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Early thoughts on Opasnet

The text was written on an airplane from Milan to Helsinki, 25.4.2007 22:21. This was probably after an Intarese meeting. --Jouni (talk) 12:51, 21 June 2016 (UTC)

For some strange reason, I am not tired. To do something useful, I'll start my own description of pyrkilo. The description that is not bound by the description of work of WP1.4 or SP1 or Intarese or anything else. I'll try to explain it from my point of view, not from the point of project menagement. I am not sure how unclear my presentations have been so far, when I have tried to emphasize a particular feature of the whole thing that I thought might fit that particular purpose.

So, what is pyrkilo?

The basic idea of pyrkilo is to save the world from complex deteriorating environmental problems that are too large, too slow, or too difficult to be tackled using traditional policy-making tools. I have located the method under risk analysis to define it as a part of scientific discipline. I have rather flexibly used also other names about this thing, such as risk assessment, benefit-risk analysis, or impact assessment. But really, I think it is something bigger, and neither the traditional risk analysis, nor any other existing word really describes what pyrkilo is about.

The basic idea is that it should be an authoritative description of an important issue, so that whoever is talking about the issue cannot ignore what the pyrkilo says about it. The aim is thus to limit degrees of freedom in policy-making. If all policy-makers knew that there is an authoritative source where anyone can check and find out that you are talking bullshit, it should greatly improve the quality of political discussion and thus decisions. In addition to improving discussions, it should be able to falsify the worst policy options and thus discourage their promotion. ("Falsify" means here that it is shown that with any plausible value judgments a certain option is always inferior to others).

I am impressed about the simple and brilliant idea of democracy, which I think does the same. The strength of democracy is not that it produces the best decisions. The strength is that it prevents a large number of most stupid decisions that dictators or totalitarist groups would do. Democracy, like pyrkilo, has its requirements: there must be freedom of speech, well-enough educated public, infrastructure to fulfill the democratic decisions, and so on. So, we must understand what the requirements for pyrkilo are.

(By the way, like pyrkilo, democracy is NOT an intuitive idea although it is simple. Those who realised that democracy might work were really visionairs and fighted against the intuitive decision-making protocol that we all have in our genes: 1) there is a group, 2) the group has a leader, 3) the leader is the one who is able to grab the power using different means (force, respect, wisdom...), 4) the others obey the leader.)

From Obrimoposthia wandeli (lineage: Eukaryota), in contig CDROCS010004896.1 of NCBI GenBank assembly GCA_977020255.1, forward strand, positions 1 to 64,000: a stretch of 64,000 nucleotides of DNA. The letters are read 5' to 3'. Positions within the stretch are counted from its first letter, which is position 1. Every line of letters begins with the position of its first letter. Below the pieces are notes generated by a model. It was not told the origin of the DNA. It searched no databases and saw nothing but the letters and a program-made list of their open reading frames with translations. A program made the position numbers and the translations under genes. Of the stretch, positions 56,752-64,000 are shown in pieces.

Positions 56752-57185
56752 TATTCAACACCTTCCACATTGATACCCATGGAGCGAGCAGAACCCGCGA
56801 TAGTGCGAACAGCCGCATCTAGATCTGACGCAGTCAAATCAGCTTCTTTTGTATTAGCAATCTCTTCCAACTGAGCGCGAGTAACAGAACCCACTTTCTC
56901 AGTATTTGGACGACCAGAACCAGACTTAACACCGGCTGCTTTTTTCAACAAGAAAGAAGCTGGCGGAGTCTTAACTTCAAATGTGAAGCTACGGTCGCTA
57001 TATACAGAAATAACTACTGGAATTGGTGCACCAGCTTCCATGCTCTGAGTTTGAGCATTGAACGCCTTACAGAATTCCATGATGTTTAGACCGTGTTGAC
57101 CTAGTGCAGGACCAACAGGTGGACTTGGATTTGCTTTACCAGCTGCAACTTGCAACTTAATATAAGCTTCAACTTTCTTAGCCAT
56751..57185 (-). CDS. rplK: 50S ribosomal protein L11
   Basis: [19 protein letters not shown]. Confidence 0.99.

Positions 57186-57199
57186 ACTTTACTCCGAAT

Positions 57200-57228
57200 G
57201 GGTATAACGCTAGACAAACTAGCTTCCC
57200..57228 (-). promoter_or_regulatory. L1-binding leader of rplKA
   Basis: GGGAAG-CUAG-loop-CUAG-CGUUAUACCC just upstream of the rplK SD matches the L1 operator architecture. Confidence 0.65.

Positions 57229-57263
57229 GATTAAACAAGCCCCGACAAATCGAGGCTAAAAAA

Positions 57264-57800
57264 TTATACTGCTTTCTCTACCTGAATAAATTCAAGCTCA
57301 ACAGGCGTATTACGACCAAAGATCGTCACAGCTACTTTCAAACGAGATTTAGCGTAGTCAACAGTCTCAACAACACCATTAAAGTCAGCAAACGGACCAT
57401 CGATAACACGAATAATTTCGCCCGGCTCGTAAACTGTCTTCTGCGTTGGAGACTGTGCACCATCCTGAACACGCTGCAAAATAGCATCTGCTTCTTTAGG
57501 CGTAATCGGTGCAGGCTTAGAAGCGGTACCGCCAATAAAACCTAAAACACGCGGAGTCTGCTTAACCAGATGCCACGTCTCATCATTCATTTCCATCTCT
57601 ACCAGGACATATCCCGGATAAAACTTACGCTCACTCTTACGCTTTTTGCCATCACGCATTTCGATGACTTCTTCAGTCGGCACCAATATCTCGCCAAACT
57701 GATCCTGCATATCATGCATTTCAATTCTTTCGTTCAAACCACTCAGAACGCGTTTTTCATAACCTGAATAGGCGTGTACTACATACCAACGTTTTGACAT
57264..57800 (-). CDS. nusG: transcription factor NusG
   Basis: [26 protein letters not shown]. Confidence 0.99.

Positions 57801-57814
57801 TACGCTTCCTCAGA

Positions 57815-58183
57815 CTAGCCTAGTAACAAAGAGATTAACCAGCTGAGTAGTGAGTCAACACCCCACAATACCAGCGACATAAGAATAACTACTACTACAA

I believe that the idea of pyrkilo is important. Actually, I think its importance is in the same order of magnitude as the idea of democracy, given that it works. This might explain why I really don't care whether Erik of David or someone else thinks this is a good idea. If they don't see it now, they'll see it afterwards (again, given that it works; the whole text here is written with this disclaimer). I cannot even consider the idea of giving up pyrkilo because it gets opposition. I would never forgive myself if I did.

Because I am so convinced, I think of things backwards in time: I think of the future where the pyrkilo is up and running. Then I think what must have happened before that, and before that, until I get back to the present from the near future. Then I know what I must do to get to the near future. (Because of this, it is quite easy for me to see what should be done after five years, but it is much more difficult to see what should be done during the next five months. I am a poor manager because of this, but a good visionaire. That's why I desperately need someone to take care of the practical issues.)

Because I am so convinced, I thought in the workshop that I should say: This is a historic moment, and I suggest that everyone starts writing a diary, so that the future historians have material for their research. But then I thought that it is too

Some requirements for pyrkilo:

  • It must be respected.
  • It must produce better descriptions of world than traditional methods.
  • It must have a tendency of convergation of content. This means an opposite to a discussion forum where the discussion goes on as responses to details to previous reponses, thus having tendency to slide away from the important issues.
  • It must have methods to